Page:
Review by Budd Bailey
Before discussing Steve Simmons’ new anthology, we need to talk about a subject near and dear to my heart: the sports column.
Throughout my entire life, the sports column/columnist has been a fixture of newspapers everywhere. He or she is the person that has to come up with a few hundred words, usually on deadline, that make sense and make a point. That’s not easy. It can be done a mediocre or poor way, of course. Writing a column, as the late Red Smith (considered the most literate of sports columnists) famously said, is like sitting down at a typewriter and opening a vein.
But when it’s done well (the writing, not the bleeding), it’s beautiful to watch. The author needs to be knowledgeable as well as opinionated. The stories have to be good enough so that if even you’ve seen the event in person or television, you can’t wait to see what will pop up in the newspaper. A fair and objective viewpoint is a must, of course. As of late, newspapers have been the major source of such viewpoints. Many television announcers these days root far too much for the home team, seemingly unaware they are destroying their own credibility in extreme cases. As for the radio guys, well, there aren’t really many left without ties to a certain team or three that the station broadcasts. The internet features a mixed bag of talents, from solid professionals to people who aren’t worth the time to find – let alone read.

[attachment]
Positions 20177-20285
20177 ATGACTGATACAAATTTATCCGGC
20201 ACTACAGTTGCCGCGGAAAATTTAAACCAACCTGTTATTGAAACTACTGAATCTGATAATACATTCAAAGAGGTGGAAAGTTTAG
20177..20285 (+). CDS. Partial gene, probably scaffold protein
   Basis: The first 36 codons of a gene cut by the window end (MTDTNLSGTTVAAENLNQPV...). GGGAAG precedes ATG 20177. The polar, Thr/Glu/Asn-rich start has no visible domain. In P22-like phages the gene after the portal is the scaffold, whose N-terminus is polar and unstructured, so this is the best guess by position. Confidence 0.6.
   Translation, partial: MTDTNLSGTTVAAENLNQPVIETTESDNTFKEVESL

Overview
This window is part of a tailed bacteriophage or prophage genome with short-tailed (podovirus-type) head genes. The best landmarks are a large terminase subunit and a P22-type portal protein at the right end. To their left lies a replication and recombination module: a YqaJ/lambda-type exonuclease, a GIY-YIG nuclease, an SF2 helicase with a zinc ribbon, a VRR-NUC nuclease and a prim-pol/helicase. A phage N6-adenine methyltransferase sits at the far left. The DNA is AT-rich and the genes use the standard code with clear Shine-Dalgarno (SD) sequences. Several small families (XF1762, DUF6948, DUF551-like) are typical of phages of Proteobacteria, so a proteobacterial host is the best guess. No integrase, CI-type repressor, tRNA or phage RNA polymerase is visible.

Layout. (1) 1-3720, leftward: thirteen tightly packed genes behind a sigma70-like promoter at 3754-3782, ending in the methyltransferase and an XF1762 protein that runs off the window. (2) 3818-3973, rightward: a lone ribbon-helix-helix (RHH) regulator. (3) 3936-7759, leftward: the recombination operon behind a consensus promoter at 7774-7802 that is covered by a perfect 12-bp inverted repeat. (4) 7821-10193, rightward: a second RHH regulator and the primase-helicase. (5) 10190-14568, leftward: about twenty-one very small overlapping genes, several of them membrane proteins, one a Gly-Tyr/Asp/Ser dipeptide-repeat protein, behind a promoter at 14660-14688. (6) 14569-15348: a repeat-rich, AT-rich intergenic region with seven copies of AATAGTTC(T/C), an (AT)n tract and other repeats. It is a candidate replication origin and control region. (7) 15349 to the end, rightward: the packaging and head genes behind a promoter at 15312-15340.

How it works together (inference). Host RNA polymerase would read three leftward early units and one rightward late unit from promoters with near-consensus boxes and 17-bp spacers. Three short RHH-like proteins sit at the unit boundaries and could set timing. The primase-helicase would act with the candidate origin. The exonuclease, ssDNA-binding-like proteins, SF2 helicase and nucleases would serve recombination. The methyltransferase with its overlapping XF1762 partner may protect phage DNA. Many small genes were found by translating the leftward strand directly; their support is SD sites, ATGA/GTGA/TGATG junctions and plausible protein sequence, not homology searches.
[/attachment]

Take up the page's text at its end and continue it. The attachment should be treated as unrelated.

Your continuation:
Here in Buffalo, we lost our sports columnists in something of a business decision some years ago. I had left the newspaper at that point, and wasn’t part of the discussion. But I often feel like something’s missing when I read the latest sports section after a Bills’ game.
So if we want to see an actual physical column in a printed newspaper, there’s always Toronto. That’s where you’ll find Simmons, who writes for the Toronto Sun. It looks like this is another pandemic project that is popping up in the bookstores. An enforced break from events sounds like a good time for a sports columnist to review some of his favorite columns and put it into a book form.
Simmons has put in the hours over the years, and this book reflects that. Yes, he’s been to the usual home events over the years – Blue Jays, Raptors, Maple Leafs, etc. Steve also has been at a variety of other events, including several Olympic games and championship fights.They are all covered here, and he conveys his messages quite well.
But it sort of comes with a catch. Simmons mentions that most of these stories were written for the next day’s newspaper, more or less. It’s tough enough to write on deadline for an immediate reaction. It’s even tougher to write for history at the same time, because that’s what a collection of stories for a book is. The best stories in the book are the ones that aren’t on a strict deadline. They are the ones that require more than an interview or two, and a little thought. There’s a section of obituaries in here that qualify nicely.
My guess is that those deadline-produced stories in “A Lucky Life” will work better for those in Southern Ontario, who might have been recollections of the circumstances. Down across the border, the columns and features may not have quite the impact. But that doesn’t mean you won’t be able to read this without a smile or a nod, and wish we had the equivalent position filled in Buffalo by someone like Simmons.
(Follow Budd on Twitter @WDX2BB)